Several workers in Barbados are suffering from stress-related illnesses.
General Secretary of the Unity Workers Union Caswell Franklyn gave that assessment in response to Minister of Labour Dr Esther Byer-Suckoo’s charge that the National Insurance Scheme (NIS) paid out $24 million in sick leave claims last year.
Dismissing the Minister’s claim that some workers may be malingering, the outspoken trade unionist said: “The Minister is a medical doctor and should know better. These workers are suffering from a lot of stress-related illnesses and they are causing them to report sick”.
“What Senator Byer is saying is that some doctors are giving out bogus sick certificates, but then she says she wants to meet with them.
“That does not make sense, because she is telling the doctors they are doing something wrong and yet she wants to meet with them.”
Franklyn repeated his charge that there was too much stress in the workplace.
“People want to get out of the work environment; it is too stressful. Ten workers from one workplace joined my union and said: ‘Get me out of that place, let them pay me out and let me move on’.” Franklyn said.
He further charged that employers were not only assigning more work to the employees, but were also piling on the pressure.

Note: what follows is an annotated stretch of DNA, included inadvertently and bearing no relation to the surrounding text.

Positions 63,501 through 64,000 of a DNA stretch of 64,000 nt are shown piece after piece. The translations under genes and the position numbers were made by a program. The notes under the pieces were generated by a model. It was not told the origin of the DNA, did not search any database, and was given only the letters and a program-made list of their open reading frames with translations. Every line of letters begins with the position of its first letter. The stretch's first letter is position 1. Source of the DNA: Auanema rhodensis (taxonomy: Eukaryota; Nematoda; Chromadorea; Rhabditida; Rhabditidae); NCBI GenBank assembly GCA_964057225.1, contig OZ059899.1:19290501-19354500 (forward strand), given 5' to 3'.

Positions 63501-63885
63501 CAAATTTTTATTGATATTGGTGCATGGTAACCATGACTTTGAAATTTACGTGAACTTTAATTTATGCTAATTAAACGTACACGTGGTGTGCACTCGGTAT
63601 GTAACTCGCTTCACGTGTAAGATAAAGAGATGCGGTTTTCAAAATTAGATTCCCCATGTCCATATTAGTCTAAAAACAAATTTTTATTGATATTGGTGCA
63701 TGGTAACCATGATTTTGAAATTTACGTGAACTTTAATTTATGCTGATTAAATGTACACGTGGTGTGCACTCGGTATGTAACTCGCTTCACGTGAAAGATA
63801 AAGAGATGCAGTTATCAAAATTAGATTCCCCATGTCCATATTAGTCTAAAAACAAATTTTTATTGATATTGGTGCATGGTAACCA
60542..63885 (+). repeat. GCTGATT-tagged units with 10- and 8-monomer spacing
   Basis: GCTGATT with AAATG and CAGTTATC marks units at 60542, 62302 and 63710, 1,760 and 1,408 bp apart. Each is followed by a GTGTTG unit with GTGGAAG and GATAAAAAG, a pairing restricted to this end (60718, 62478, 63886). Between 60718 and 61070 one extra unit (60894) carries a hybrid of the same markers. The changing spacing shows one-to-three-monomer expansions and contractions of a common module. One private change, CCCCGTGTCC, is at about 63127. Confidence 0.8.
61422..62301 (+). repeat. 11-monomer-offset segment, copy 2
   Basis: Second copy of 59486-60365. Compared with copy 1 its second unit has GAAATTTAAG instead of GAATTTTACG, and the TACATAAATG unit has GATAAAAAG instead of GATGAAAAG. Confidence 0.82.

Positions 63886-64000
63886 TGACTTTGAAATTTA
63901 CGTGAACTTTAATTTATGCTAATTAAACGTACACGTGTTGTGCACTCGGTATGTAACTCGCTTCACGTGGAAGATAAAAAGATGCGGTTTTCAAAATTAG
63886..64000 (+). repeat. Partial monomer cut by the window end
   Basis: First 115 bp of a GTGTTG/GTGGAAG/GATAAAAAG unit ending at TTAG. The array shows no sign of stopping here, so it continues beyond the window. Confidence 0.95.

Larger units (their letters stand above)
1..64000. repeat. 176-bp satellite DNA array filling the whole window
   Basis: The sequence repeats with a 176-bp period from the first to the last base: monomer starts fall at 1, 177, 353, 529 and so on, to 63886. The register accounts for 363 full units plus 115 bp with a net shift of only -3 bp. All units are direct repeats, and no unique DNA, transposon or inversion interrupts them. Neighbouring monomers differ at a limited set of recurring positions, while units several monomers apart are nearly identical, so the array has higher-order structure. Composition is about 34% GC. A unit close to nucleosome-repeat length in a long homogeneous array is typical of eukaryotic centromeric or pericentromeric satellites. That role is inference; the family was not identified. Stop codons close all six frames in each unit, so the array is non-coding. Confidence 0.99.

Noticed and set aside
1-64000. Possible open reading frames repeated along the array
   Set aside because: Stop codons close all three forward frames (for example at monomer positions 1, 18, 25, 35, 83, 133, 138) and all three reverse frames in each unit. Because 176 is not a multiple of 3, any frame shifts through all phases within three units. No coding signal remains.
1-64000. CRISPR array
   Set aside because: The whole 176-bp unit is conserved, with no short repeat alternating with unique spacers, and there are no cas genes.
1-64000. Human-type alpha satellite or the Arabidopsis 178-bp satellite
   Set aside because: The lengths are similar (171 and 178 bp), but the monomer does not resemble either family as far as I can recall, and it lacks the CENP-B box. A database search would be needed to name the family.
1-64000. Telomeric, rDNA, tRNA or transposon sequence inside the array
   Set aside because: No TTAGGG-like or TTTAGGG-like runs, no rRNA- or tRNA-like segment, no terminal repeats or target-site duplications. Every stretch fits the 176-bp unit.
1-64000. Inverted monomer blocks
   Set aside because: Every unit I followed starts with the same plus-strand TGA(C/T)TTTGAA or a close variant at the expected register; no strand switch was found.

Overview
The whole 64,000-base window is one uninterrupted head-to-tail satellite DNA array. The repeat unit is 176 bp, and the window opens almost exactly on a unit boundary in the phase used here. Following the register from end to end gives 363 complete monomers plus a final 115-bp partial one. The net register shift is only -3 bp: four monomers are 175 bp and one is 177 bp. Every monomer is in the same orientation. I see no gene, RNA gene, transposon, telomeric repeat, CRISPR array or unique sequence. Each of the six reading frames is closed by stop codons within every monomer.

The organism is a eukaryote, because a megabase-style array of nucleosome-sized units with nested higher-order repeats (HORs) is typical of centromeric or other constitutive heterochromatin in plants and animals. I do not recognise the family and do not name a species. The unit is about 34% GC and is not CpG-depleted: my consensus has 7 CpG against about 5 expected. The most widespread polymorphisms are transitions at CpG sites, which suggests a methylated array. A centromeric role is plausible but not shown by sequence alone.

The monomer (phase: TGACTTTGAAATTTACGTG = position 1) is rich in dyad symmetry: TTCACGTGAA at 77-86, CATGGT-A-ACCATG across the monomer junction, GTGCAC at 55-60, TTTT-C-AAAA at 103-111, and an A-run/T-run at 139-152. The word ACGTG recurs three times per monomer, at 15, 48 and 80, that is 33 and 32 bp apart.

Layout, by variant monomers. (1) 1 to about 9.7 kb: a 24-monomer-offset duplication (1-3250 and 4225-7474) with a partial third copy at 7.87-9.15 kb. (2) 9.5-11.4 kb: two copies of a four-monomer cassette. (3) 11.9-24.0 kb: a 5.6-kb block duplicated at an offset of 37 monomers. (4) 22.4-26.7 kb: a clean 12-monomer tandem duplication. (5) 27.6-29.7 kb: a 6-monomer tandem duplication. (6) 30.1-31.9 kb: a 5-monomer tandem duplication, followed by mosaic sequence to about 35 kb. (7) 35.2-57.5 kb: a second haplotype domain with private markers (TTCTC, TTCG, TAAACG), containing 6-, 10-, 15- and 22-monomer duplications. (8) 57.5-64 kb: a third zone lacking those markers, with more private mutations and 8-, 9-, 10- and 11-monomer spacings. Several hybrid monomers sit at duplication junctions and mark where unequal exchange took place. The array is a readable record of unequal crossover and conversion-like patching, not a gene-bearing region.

“Many employers are following Government’s lead and not giving their workers wage increases at a time when prices of goods are rising. People are finding it hard to make ends meet. Then, with all that is going on in the worker’s life, he has to go to work and meet an awful boss who is making life really miserable for that worker. Workers do not have any choice but to go to their doctor,” he lamented.
The outspoken trade unionist pointed out he was more frequently referring people to psychologists and psychiatrists because of the problems they faced.
“I tell them, ‘Look, you do not need me, you need a psychiatrist.’ So far for this year alone, I have sent five workers to see a psychiatrist,” Franklyn said.
Last Sunday, while making a presentation at the St Michael’s Cathedral to mark the 50th anniversary of the National Insurance Department, Byer-Suckoo said that at the end of 2016, NIS had paid out $25 million in sick leave claims. She reported that the ministry had embarked on a mission to remedy the problem.
The Government Senator said she had already begun to petition the island’s medical practitioners to think twice before prescribing sick leave.
She lamented that the large volume of sick leave claims had also created a backlog of “unacceptable delays in processing”, but assured that the NIS would ensure Barbadians received benefits due to them.
According to Byer-Suckoo, some 54,000 people benefited from last year’s sick leave payouts and she urged Barbadians to adopt healthier lifestyles to fight off the epidemic of non-communicable diseases, which she suggested were major contributors to the number of sickness and disability claims being processed by the National Insurance Department.